We will call this the Quillen model structure and denote it $\textbf{Top}_{\mathrm{Quillen}}$. All objects in this model structure are fibrant and the cofibrant objects are the retracts of relative cell complexes.

The homotopy category $\operatorname {Ho}(\textbf{Top}_\mathrm {Quillen})$ is the usual homotopy category, sometimes denoted $\textbf{hTop}$.

### 1.3.5 The projective model structure on $\textbf{Ch}_{\geq 0}(R)$

Proposition 1.3.6 ([Theorem 2.3.11, Hov99]). Let $R$ be a ring. Then there is a model structure on $\textbf{Ch}_{\geq 0}(R)$ where a morphism $f \colon X \to Y$ is a:

• weak equivalence if it is a quasi-isomorphism;
• fibration if it is a degreewise epimorphism in positive degree;
• cofibration if it is a degreewise monomorphism with projective cokernel.

We will call this the projective model structure and denote it $\textbf{Ch}_{\geq 0}(R)_\mathrm {proj}$. All objects are fibrant in this model structure. The cofibrant objects are those complexes which can be written as an increasing union of complexes such that the associated quotients are complexes of projectives with zero differential.

### 1.3.7 The natural model structure on $\textbf{Cat}$

• A functor $F \colon \mathcal{C} \to \mathcal{D}$ is an equivalence if it is fully faithful and essentially surjective.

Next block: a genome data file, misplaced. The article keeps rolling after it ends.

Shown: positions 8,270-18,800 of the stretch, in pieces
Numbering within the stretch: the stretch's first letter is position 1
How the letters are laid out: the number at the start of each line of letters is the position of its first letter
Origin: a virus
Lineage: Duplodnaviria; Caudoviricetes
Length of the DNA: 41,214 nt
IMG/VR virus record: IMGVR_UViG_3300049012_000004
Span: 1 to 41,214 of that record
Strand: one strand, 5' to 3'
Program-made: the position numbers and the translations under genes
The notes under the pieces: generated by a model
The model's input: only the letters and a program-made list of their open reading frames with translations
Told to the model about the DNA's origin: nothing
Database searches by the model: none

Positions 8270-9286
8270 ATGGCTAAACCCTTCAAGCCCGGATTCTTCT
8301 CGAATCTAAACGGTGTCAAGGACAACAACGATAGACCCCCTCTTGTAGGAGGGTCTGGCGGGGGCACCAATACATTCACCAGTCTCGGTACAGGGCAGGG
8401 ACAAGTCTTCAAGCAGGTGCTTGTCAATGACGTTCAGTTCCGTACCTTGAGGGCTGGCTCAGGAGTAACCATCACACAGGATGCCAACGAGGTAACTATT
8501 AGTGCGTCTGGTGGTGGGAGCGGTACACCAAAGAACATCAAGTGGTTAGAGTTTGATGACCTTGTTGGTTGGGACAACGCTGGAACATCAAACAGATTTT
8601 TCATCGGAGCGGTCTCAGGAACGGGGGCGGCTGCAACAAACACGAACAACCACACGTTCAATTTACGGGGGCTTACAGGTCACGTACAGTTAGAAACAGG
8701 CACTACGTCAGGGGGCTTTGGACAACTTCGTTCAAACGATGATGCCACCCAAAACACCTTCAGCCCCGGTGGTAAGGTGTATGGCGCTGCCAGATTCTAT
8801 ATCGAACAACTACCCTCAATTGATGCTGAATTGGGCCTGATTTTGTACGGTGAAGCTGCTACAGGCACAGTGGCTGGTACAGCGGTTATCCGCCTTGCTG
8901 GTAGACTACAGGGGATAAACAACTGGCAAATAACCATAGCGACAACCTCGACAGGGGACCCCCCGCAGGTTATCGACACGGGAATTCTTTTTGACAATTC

• A functor $F \colon \mathcal{C} \to \mathcal{D}$ is an isofibration for all $c \in \mathcal{C}$ and any isomorphism $\phi \colon F(c) \cong d$, there exists an isomorphism $\psi \colon c \cong c'$ such that $F(\psi ) = \phi$.

Proposition 1.3.9 ([Theorem 3.1, Rez10]). There is a model structure on $\textbf{Cat}$ such that a functor $F \colon \mathcal{C} \to \mathcal{D}$ is a:

• weak equivalence if it is an equivalence;
• fibration if it is an isofibration;
• cofibration if the induced morphism $\operatorname {ob}F \colon \operatorname {ob}\mathcal{C} \to \operatorname {ob} \mathcal{D}$ is injective.

We will call this the natural model structure and denote it $\textbf{Cat}_\mathrm {Nat}$. All objects in this model structure are bifibrant.

### 1.3.10 Trivial model structures

Proposition 1.3.11 ([Example 1.1.5, Hov99]). Let $\mathcal{C}$ be a category with all small limits and colimits. Then there is a proper model structure on $\mathcal{C}$ where a morphism $f \colon X \to Y$ is a:

• weak equivalence if it is an isomorphism;
• fibration if it is any morphism;
• cofibration if it is any morphism.

We will call this the trivial model structure and denote it $\mathcal{C}_{\mathrm{triv}}$. All objects in this model structure are bifibrant.